Caution: The below is information is just a guide - a starting point for discussions with your vet.
When my former spouse and I got our first dog - a 4 week old puppy - we did a lot of things wrong (for one thing 4 weeks is way too young to be taken away from Mom)
One of the things my spouse did wrong was not allow enough rest. If he caught Cisco sleeping during the day, he would wake him up and engage him. His "logic" was that if the dog was busy all day, he's sleep through the night. But young puppies should sleep during the day and night.
All dogs require adequate rest -especially growing puppies. And because they are growing and their bodies are changing, their exercise should not be continuous. Don't take puppies on long walks. Several walks a day is fine but make sure they are short. If the puppy does stop, then stop with the puppy. Don't encourage him/her to keep going. Let him/her take breaks.
Do not take puppies jogging, nor biking. Well if the puppy likes it and if it's safe, an enclosed bike trailer would probably be acceptable (check with a specialist), but do not make the puppy run alongside a bike. It's just too dangerous for their growing and changing joints and bone plates.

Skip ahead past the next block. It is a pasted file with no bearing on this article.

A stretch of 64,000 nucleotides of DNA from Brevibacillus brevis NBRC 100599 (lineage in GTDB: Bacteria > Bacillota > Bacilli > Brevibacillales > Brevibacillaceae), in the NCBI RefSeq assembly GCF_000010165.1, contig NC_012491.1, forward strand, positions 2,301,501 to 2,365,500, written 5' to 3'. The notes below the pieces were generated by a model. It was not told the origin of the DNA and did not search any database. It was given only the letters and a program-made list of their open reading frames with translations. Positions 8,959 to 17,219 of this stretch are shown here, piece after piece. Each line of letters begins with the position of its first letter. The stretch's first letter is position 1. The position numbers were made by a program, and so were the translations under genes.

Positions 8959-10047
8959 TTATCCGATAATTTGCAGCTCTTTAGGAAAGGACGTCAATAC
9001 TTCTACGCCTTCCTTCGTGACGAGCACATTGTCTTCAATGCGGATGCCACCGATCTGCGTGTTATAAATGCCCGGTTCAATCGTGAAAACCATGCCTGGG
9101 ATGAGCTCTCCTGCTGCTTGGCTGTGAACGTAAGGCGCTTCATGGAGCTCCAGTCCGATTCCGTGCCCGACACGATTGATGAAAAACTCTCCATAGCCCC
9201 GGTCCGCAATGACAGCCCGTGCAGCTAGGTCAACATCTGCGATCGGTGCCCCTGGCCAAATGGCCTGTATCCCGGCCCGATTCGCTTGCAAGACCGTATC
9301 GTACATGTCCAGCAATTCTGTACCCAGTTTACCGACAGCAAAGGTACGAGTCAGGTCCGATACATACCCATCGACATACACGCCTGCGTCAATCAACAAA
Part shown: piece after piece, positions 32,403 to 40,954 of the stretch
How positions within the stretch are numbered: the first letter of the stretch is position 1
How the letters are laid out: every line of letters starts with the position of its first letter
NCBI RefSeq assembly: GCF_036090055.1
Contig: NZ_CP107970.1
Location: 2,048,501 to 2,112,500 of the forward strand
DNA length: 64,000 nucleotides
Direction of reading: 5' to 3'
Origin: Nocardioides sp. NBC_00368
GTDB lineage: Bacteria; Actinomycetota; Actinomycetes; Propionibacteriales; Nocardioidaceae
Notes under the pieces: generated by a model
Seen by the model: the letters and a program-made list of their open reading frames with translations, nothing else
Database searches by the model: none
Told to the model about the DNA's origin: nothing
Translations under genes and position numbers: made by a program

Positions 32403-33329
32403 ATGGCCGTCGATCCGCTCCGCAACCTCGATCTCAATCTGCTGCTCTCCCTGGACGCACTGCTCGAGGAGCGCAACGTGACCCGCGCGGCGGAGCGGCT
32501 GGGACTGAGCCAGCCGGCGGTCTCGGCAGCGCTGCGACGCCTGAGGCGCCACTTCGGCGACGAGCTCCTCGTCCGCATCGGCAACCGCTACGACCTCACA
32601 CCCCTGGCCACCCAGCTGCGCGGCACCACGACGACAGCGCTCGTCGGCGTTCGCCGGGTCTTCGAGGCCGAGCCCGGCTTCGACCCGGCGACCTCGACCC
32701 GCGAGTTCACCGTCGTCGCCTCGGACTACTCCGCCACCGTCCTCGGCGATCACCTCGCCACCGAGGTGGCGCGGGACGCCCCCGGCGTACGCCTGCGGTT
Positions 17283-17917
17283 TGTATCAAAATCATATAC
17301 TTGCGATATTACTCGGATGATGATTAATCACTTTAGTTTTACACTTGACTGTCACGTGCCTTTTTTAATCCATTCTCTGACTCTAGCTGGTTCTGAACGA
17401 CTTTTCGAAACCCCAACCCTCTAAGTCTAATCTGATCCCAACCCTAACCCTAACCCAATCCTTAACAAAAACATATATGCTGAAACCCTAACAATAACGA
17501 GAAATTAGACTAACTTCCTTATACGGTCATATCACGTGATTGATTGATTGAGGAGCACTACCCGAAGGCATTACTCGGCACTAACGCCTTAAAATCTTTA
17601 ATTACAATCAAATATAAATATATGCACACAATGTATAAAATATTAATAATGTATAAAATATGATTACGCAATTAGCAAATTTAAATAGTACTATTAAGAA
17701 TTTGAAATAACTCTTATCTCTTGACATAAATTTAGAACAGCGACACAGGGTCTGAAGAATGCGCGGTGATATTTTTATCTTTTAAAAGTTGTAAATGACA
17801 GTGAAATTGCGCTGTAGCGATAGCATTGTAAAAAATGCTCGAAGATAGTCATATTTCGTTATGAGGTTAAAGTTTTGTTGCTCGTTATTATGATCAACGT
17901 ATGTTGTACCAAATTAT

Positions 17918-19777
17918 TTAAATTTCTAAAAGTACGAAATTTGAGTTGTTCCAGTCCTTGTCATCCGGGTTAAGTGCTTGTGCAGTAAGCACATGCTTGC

They might not appear to be hurting at first. The effects of harsh or continuous exercise will become more evident as the pup gets older. Some things might even affect them in old age.
Elderly dogs also have special requirements when it comes to exercise. We shouldn't over exercise them; but frequent, short walks can be good for their arthritic joints.
Dogs who look like they have been hit in the face with a frying pan or brachycephalic dogs (like pugs) also have special exercise requirements. Temperatures that might seem comfortable to a normal dog - like 75 degrees - might be too warm these dogs. Speak with your vet about the safest way to exercise these dogs.
If you have several dogs who are different ages or have different physical conditions, consider walking them separately. See more on: Walking Old and Young Dogs Together
Also see more on Walking Dogs Separately.
See other posts on exercise.
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